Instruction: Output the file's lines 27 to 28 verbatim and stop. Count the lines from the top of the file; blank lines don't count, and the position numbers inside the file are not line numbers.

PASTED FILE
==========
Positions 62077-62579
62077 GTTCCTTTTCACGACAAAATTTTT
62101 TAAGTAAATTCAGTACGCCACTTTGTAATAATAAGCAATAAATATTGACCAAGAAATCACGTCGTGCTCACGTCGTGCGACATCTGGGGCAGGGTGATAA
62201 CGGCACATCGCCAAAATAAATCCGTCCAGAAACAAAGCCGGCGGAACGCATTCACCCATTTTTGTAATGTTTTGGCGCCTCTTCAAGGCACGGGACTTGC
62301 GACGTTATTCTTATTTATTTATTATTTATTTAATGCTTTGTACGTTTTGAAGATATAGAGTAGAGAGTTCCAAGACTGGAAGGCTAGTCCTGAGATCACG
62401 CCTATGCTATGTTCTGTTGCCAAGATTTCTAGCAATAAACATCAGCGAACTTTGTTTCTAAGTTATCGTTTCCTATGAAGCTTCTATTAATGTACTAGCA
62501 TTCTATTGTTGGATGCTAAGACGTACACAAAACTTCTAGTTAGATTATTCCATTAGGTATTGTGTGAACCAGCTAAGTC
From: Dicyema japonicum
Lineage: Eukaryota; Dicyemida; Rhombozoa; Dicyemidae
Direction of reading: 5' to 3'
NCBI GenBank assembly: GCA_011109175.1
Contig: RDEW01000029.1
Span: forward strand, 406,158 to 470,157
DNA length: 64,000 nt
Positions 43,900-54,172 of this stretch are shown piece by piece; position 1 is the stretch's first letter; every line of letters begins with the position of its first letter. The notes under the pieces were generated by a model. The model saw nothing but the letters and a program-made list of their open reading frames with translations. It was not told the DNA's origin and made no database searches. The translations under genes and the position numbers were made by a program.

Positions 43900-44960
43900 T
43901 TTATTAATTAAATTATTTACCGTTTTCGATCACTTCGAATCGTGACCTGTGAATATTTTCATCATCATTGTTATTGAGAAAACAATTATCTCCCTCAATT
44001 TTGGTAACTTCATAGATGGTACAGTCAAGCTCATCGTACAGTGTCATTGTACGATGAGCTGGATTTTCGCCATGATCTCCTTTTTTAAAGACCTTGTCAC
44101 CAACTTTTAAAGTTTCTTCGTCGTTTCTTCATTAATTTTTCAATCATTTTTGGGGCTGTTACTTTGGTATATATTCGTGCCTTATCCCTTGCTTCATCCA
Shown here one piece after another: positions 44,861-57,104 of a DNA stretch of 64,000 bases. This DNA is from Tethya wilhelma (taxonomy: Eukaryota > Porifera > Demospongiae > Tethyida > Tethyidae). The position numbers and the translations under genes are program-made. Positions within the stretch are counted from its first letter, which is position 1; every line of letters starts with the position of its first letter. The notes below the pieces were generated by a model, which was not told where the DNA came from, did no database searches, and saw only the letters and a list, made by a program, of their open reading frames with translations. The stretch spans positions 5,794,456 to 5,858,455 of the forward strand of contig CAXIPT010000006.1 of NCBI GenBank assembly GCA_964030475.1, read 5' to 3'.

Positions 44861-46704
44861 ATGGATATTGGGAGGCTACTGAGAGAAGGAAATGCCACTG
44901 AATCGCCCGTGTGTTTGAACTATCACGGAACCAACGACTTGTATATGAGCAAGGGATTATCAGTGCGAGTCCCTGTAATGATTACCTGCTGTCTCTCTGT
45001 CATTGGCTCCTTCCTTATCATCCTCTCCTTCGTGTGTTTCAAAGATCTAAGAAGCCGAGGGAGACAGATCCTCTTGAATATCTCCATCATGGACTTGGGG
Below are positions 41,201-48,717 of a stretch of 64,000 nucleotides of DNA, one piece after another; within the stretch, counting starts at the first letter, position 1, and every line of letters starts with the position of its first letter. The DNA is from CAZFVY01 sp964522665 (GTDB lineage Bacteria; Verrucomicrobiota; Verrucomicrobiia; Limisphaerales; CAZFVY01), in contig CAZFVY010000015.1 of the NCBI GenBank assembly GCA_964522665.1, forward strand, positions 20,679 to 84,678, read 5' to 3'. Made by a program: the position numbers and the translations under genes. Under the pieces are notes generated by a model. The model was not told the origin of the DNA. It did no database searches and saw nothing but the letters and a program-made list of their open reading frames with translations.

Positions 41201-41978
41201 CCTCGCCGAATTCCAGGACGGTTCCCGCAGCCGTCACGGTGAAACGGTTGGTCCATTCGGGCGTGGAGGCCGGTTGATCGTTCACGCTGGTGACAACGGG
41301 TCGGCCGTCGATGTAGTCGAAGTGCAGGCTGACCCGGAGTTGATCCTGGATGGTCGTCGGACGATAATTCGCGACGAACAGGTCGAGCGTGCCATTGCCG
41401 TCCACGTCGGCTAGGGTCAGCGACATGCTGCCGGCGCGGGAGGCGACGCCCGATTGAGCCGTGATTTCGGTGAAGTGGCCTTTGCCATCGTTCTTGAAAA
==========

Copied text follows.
Positions 41201-41978
41201 CCTCGCCGAATTCCAGGACGGTTCCCGCAGCCGTCACGGTGAAACGGTTGGTCCATTCGGGCGTGGAGGCCGGTTGATCGTTCACGCTGGTGACAACGGG